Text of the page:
Ama: a story of the Atlantic slave trade

A novel
Manu Herbstein

About 187,000 words

1775. Thekingdom of Asante has conquered its northern neighbor, Dagbon, and exacted anannual tribute of 500 slaves.

Ama is astory of the eponymous heroine who is caught up in the aftermath of theseevents.

Ama passessuccessively through the hands of the Dagomba, the Asante, the Dutch at Elmina,a British slave captain and Brazilian slave traders before ending up on a sugarestate in the Bahian Recôncavo. The point of view is Ama's throughout; yetwhile it is a consistently African point of view, the universality of thestory's basic premise, that the cruelest oppression cannot erase mankind's loveof liberty, transcends the particularities of geography and period.

The principallocations in which the story unfolds are a small hamlet in the savannah, in whatis now the Northern Region of Ghana, the town of Yendi, the royal palace in thecity of Kumase, Elmina Castle, a slave ship, The Love of Liberty and asugar estate in Bahia, Brazil. 

The plot of Amais simple. The protagonist is captured and eventually transported toBrazil.  Ama adopts various strategies in her struggle against thedeprivation of her liberty, striking a balance between, on the one hand, escapeand resistance and, on the other, accommodation to the realities of the power ofher oppressors.

Ama is theprincipal character and the only one present from beginning to end. She isseventeen when the story starts, a simple country girl. Responding to hardexperience, her character and moral strength develop and she becomes wiser andmore resourceful and sophisticated. Prematurely aged at the end of the story,she has lost her eyesight but none of her spirit.

Othercharacters include Abdulai, leader of slave raiders; Itsho, Ama's lover; Ya NaSaa Ziblim*, King of Dagbon; Koranteng Péte*, Asante conqueror of Dagbon andlater regent in the reign of Osei Kwame; Osei Kwadwo* and Osei Kwame*, fourthand fifth Asante kings; Konadu Yaadom*, Asantehemaa (or 'queen mother'); Esi, apawn in the royal palace; Pieter De Bruyn, governor at Elmina, who takes Ama ashis concubine and teaches her English; Hendrik van Schalkwyk, lecherouschaplain; Augusta, Fanti slave trader; Jensen, Danish chief merchant; RichardBrew*, slave trader at Anomabu; David Williams, captain of The Love of Liberty,William Williams, the captain's nephew, later British consul in Salvador;various British seamen; Butcher, ship's doctor; Nana Esi, slave; Tomba, slavefrom the Upper Guinea Coast, later Ama's husband; Josef, Fanti slave and hisYoruba wife, Wono; Olukoya, Yoruba babalorixa; the Senhor, owner of the sugar estate; the Senhora, his wife; Miranda, their daughter; Father Isaac, Catholic chaplain; and Jesus Vasconcellos, the Senhor's successor. (Asterisks indicatehistorical persons.)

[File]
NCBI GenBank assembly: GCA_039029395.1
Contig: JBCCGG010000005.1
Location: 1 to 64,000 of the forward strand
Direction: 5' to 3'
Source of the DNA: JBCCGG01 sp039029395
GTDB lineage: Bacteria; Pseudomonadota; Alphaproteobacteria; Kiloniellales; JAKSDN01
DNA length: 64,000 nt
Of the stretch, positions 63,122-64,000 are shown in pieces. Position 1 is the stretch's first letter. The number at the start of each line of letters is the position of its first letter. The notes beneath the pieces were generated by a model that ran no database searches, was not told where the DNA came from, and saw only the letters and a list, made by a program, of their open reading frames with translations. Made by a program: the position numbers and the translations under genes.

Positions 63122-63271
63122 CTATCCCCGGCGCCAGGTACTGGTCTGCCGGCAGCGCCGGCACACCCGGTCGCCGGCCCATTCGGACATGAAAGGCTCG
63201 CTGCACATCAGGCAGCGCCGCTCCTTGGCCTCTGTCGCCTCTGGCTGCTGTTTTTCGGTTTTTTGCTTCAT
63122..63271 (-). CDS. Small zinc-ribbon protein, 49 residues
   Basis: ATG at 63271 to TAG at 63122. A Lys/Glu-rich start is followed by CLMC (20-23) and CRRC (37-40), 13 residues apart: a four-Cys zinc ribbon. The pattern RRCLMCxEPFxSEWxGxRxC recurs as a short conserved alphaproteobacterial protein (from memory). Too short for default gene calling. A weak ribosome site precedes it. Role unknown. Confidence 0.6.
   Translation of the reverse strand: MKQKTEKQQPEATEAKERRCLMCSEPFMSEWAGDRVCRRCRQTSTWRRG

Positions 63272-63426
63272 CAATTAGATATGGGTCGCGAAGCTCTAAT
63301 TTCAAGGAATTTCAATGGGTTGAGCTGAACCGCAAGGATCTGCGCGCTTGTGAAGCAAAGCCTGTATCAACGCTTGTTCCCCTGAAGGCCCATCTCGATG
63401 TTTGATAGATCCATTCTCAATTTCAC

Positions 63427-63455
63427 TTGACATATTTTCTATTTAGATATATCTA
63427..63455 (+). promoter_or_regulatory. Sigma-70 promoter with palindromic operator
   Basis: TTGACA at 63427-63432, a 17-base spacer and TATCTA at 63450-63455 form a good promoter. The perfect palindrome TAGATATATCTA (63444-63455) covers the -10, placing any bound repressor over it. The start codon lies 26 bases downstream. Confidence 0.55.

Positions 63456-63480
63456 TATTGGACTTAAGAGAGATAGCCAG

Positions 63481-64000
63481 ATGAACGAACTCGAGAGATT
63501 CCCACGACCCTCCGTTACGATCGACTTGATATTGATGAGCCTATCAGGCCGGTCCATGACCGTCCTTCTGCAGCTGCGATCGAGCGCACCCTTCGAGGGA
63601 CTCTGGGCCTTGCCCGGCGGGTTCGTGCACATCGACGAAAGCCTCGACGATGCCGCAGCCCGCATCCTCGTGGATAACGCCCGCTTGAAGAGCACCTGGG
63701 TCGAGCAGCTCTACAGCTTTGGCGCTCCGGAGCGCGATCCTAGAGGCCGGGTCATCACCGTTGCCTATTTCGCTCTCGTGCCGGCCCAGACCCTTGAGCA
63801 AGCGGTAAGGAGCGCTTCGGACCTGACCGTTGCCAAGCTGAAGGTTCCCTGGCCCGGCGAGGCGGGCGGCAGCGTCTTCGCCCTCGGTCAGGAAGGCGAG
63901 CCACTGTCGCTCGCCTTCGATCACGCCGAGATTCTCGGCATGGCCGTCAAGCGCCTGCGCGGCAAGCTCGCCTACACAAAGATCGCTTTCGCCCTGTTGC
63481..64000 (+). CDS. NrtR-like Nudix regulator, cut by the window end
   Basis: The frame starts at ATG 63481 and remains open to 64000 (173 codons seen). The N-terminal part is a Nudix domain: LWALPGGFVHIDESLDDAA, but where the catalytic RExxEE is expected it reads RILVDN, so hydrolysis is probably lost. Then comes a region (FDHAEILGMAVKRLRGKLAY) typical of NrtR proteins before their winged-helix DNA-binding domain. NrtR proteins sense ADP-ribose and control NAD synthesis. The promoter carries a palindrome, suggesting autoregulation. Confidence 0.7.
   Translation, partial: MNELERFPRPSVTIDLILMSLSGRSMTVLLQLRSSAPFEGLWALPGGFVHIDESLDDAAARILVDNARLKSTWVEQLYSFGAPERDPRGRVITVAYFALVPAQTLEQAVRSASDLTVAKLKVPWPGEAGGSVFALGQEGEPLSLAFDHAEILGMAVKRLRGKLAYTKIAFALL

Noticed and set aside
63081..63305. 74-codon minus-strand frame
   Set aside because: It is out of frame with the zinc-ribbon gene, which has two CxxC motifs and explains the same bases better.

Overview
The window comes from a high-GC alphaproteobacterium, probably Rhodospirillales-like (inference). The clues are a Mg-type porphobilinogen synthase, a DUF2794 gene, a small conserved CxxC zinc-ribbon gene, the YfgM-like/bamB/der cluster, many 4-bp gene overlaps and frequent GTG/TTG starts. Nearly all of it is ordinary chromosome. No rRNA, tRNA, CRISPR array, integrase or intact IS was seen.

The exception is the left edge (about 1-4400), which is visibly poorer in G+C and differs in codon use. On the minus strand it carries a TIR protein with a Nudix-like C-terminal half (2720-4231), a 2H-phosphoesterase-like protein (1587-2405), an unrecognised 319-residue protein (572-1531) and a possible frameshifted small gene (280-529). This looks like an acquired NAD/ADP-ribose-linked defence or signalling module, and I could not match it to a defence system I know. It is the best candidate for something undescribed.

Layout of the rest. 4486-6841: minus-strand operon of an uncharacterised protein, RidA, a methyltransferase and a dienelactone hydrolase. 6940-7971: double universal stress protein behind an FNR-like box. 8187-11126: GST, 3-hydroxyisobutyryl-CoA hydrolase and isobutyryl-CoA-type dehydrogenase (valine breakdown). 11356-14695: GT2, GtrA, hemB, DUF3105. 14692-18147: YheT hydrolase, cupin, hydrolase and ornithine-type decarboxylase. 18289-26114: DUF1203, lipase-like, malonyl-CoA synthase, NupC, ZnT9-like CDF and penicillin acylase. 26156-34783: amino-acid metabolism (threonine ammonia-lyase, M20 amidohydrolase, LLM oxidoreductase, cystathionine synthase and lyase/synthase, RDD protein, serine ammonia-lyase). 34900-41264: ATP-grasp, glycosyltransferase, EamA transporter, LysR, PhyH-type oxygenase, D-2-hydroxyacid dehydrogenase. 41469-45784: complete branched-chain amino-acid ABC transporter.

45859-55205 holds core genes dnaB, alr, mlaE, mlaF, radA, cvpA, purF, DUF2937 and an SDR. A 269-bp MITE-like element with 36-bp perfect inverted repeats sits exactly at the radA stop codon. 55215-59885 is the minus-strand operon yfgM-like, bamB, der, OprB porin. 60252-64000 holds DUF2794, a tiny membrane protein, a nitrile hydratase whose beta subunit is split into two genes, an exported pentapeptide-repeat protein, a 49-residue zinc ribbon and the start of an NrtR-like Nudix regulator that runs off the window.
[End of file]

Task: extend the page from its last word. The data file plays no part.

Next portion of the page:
The essentialconflict in this story is between Ama and those who would deprive her and herfellow slaves of their liberty. In a broader sense, it is between the slavesand  the world economic order of the time represented by the shadowycapitalists in remote metropolitan centres who were the ultimate beneficiariesof the slave trade and slavery.

There is a great deal of violence in this story. It is not arbitrary violence.Slaves lived their lives under constant threat of brutality. The crisis which gives thestory its initial impetus is the capture of Ama (still known by her birth name,Nandzi) by a Dagomba raiding party, in the course of which Abdulai, its leader,rapes her. The final climax is the dreadful vengeance which Tomba wreaks uponJesus Vasconcellos for what he has done to his wife.

This novel deals frankly with the role whichAfrican rulers and merchants played in the slave trade;  at the same timeit distinguishes between  the function and nature of slavery in Africa andthe chattel slavery of the Europeans.

Ama finds herself at the receiving end of ideologies of slavery practiced byIslam and Christianity. Her own religious beliefs sustain her and her spirituallife is enriched by new forms of African religious experience which sheencounters in Bahia.

In its depiction not only of the slaves but also of the more humane of theiroppressors,  the novel treats with sympathy the difficult  moral choiceswhich face those who challenge the accepted ideologies of their society andtimes. 

Injustice, theoppression of the weak by the strong, did not vanish with the abolition ofslavery.  It is the similar moral choices which confront us in the modernworld which lend this historical novel its contemporary relevance.

These lastparagraphs might suggest that Ama is a political tract. It is nothing ofthe sort. It is a story of real, warm-blooded people, living out their shortlives in difficult times.